Guest author, Mary Beth Fraser Connolly, is a lecturer in History at Purdue University Northwest. She received her doctorate from CUA and is a former student worker in the Archives.
My relationship with Justina and Blandina Segale and the Santa Maria Institute has been going on for two decades. It was twenty-one years ago I began my PhD studies in history at The Catholic University of America and that first semester I came across two articles that referenced the Santa Maria Institute: Ilia Delio’s “The First Catholic Social Gospelers: Women Religious in the Nineteenth Century” and Margaret McGuiness’s “Body and Soul: Catholic Social Settlements and Immigration,” both in the summer 1995 issue of U.S. Catholic Historian. That started it. While these two articles helped me develop a dissertation topic, archival research brought me closer to the sisters themselves. (As I write this, a black-and-white photocopy of the Segales is tacked up above my desk, right next to the August 14, 2016 feature story from the Sunday edition of the Cincinnati Enquirer, which examines Sister Blandina’s “Search for Sainthood.” They are my history icons.) Through colorful letters and a frankly written journal or convent chronicle entries, their personalities leapt from the documents. Sisters Justina and Blandina Segale went from two-dimensional figures of some nearly forgotten past to vital, courageous, at times, stubborn, flawed, and faithful Catholic women who had relevance for my work as a historian and in my classroom.
Thankfully, I have not been alone in my pursuit of the real Justina and Blandina Segale. M. Christine Anderson, associate professor of history at Xavier University, Judith Metz, SC, historian and former archivist of the Sisters of Charity of Cincinnati, and I banded together to develop an exhibit for the American Catholic History Classroom hosted by the American Catholic History Research Center and University Archives at Catholic University. We bring to this classroom three perspectives on the work of the sisters and the Santa Maria Institute in Progressive-Era Cincinnati. This exhibit looks at the Sisters of Charity’s spiritual foundation and charism and how that informed the Segales work at the Santa Maria (Metz). It also focuses on how the sisters conducted social work in immigrant neighborhoods among primarily Italians, but they also served Irish, German, and other immigrant populations. They provided education, religious instruction, and material aid to children and adults. Understanding the important role that laywomen could fill in social welfare work, they also encouraged young women to move into this growing profession of social work. (Anderson) The exhibit also considers the actions of the sisters as agents of Americanization at a time when the federal and local governments, along with Protestant religious organizations sought to transform immigrants into good American citizens. For Blandina and Justina, Italian immigrants as well, they saw this desire as an effort to deny Italian immigrants their heritage, language, and, most importantly, their Catholic faith. Blandina and Justina sought to shore up and possible restore Italian immigrants’ Catholicism and in doing so, they articulated a Catholic identity that allowed for assimilation into American life. (Connolly)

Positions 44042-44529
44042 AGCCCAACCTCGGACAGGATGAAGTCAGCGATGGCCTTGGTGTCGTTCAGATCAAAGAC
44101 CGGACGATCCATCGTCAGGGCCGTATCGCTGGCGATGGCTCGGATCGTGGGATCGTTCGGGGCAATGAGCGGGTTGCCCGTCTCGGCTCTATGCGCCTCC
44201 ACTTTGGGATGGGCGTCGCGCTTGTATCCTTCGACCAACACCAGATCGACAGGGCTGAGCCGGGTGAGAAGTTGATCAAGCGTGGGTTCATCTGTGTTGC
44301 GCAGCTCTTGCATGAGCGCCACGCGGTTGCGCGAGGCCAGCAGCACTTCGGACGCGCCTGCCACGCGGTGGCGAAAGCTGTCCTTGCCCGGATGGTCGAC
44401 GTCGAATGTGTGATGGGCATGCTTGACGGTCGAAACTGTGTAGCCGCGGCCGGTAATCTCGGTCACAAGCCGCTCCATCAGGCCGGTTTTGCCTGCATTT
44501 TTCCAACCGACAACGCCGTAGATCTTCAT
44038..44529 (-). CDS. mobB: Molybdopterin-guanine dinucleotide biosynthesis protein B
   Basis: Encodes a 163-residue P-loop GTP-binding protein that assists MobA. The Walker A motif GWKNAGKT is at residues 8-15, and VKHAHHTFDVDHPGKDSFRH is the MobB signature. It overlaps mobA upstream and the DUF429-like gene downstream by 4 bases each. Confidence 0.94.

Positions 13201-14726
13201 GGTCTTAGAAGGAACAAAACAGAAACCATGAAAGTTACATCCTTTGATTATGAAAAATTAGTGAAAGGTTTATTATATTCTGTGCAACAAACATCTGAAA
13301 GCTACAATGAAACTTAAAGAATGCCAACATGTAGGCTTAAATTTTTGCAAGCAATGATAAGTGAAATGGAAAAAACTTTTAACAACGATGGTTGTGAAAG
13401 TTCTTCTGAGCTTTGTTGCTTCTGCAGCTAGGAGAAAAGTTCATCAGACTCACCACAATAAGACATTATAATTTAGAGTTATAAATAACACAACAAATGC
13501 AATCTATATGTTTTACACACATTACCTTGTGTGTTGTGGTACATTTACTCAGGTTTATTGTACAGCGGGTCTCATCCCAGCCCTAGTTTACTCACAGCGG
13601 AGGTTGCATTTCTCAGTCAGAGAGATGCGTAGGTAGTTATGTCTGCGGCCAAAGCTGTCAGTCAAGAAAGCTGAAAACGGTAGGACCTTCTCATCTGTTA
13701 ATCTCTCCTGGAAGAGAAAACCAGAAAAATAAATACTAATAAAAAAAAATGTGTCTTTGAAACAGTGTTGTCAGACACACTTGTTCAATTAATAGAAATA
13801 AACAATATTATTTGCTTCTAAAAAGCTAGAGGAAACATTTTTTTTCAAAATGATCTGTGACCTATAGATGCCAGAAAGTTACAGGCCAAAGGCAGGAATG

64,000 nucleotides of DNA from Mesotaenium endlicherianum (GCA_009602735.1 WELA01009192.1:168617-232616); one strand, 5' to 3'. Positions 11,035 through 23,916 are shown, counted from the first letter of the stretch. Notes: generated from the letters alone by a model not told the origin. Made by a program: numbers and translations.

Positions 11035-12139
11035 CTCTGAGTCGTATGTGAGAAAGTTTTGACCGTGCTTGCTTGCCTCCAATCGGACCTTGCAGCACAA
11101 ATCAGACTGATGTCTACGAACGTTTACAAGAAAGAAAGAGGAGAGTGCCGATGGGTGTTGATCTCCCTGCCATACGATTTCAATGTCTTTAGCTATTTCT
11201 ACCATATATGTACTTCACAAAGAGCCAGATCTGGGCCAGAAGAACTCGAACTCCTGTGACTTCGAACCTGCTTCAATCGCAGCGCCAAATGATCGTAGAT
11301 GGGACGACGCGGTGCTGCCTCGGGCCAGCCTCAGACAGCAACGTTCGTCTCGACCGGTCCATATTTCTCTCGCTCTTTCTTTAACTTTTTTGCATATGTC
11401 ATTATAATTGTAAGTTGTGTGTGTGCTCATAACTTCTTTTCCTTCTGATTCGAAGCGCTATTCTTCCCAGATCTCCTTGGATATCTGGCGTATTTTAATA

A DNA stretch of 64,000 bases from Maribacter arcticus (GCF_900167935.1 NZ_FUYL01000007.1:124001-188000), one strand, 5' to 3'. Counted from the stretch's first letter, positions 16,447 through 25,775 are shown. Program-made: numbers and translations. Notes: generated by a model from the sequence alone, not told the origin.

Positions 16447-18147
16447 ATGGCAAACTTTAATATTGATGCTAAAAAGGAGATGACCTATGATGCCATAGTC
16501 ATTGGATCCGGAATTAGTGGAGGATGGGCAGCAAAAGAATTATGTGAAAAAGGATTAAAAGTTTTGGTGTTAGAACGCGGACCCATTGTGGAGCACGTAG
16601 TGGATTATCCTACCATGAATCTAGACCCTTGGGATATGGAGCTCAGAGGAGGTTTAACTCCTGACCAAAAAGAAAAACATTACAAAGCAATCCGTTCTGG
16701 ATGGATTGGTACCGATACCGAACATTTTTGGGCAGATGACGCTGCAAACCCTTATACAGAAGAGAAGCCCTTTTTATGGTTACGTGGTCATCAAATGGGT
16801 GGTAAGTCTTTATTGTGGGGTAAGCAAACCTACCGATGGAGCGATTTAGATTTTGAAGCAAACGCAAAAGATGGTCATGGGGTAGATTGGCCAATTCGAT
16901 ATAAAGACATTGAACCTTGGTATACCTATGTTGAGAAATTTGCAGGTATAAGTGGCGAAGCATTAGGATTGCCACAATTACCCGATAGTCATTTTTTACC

All three of these perspectives make for delightful classroom material. Everything centers on the Santa Maria Journal – the convent chronicle – kept by Sister Justina. Her biological sister, Blandina, may be the more known of the pair, what with her infamous confrontation of the notorious Billy the Kid and her more recent cause for canonization, but Justina’s words provide insight into the day-to-day life of Sisters of Charity steeped in their ministry. They show us their commitment to their faith, vows, and congregation. Those words also provide glimpses into the lives of Italian immigrants, when records are sparse in local Cincinnati archives. I have employed this history in my own classroom by using excerpt from the Santa Maria diary alongside Christine’s excellent 2000 Journal of Women’s History article, “Catholic Nuns and the Invention of Social Work: The Sisters of the Santa Maria Institute of Cincinnati, Ohio, 1897 through the 1920s.” Students, wholly unfamiliar with Catholic history, or what a nun is, have been drawn to the unflappable Sister Blandina and her strong and (somewhat silent) partner, Sister Justina. I have offered these readings with excerpts from Blandina’s At the End of the Santa Fe Trail, recently reissued. What I did not expect, all the while secretly hoped for, was that my students recognized the relevance of the Italian immigrants and these sisters’ experiences to their present lives. (Could it be that history offers something for us to learn today? Shocking, indeed!) Christine, Sister Judith, and I have collaborated to present the work of the Sisters of Charity and the Santa Maria Institute for this American Catholic History Classroom precisely because the exhibit draws together the separate elements of the Santa Maria Institute, the Sisters of Charity, and Blandina and Justina Segale’s work and lives into one place. From this point, a teacher, whether in a Catholic grammar or high school or an instructor in a college or university (both secular and religious) can pull out tools to discuss Catholic women’s spirituality, immigrant history, women’s history, and maybe even a touch of the Wild West. Frankly, I imagine Sister Blandina would love that and Sister Justina would commend our work as righting wrongs done to Italians, the ultimate Americans and Catholics.